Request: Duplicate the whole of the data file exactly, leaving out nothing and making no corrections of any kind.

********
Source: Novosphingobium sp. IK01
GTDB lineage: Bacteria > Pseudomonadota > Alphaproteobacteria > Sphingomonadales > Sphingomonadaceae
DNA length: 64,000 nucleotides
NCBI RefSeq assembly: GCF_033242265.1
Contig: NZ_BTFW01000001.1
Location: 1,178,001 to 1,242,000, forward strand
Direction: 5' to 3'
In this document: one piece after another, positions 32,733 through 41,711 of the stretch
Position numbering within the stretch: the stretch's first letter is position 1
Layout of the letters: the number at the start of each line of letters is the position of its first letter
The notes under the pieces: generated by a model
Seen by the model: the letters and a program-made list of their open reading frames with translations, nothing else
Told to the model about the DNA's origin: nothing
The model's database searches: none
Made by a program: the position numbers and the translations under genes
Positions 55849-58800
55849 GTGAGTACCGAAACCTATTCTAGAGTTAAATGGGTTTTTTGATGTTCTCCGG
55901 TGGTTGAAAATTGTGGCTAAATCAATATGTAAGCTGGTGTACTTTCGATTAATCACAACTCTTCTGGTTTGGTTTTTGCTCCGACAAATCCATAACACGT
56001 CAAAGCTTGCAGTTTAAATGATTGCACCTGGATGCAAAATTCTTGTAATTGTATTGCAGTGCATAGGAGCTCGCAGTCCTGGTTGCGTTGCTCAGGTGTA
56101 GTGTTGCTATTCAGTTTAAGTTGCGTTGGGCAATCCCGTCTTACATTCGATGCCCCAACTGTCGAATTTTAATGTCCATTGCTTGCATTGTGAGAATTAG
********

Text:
Source: Novosphingobium sp. IK01
GTDB lineage: Bacteria > Pseudomonadota > Alphaproteobacteria > Sphingomonadales > Sphingomonadaceae
DNA length: 64,000 nucleotides
NCBI RefSeq assembly: GCF_033242265.1
Contig: NZ_BTFW01000001.1
Location: 1,178,001 to 1,242,000, forward strand
Direction: 5' to 3'
In this document: one piece after another, positions 32,733 through 41,711 of the stretch
Position numbering within the stretch: the stretch's first letter is position 1
Layout of the letters: the number at the start of each line of letters is the position of its first letter
The notes under the pieces: generated by a model
Seen by the model: the letters and a program-made list of their open reading frames with translations, nothing else
Told to the model about the DNA's origin: nothing
The model's database searches: none
Made by a program: the position numbers and the translations under genes
Positions 55849-58800
55849 GTGAGTACCGAAACCTATTCTAGAGTTAAATGGGTTTTTTGATGTTCTCCGG
55901 TGGTTGAAAATTGTGGCTAAATCAATATGTAAGCTGGTGTACTTTCGATTAATCACAACTCTTCTGGTTTGGTTTTTGCTCCGACAAATCCATAACACGT
56001 CAAAGCTTGCAGTTTAAATGATTGCACCTGGATGCAAAATTCTTGTAATTGTATTGCAGTGCATAGGAGCTCGCAGTCCTGGTTGCGTTGCTCAGGTGTA
56101 GTGTTGCTATTCAGTTTAAGTTGCGTTGGGCAATCCCGTCTTACATTCGATGCCCCAACTGTCGAATTTTAATGTCCATTGCTTGCATTGTGAGAATTAG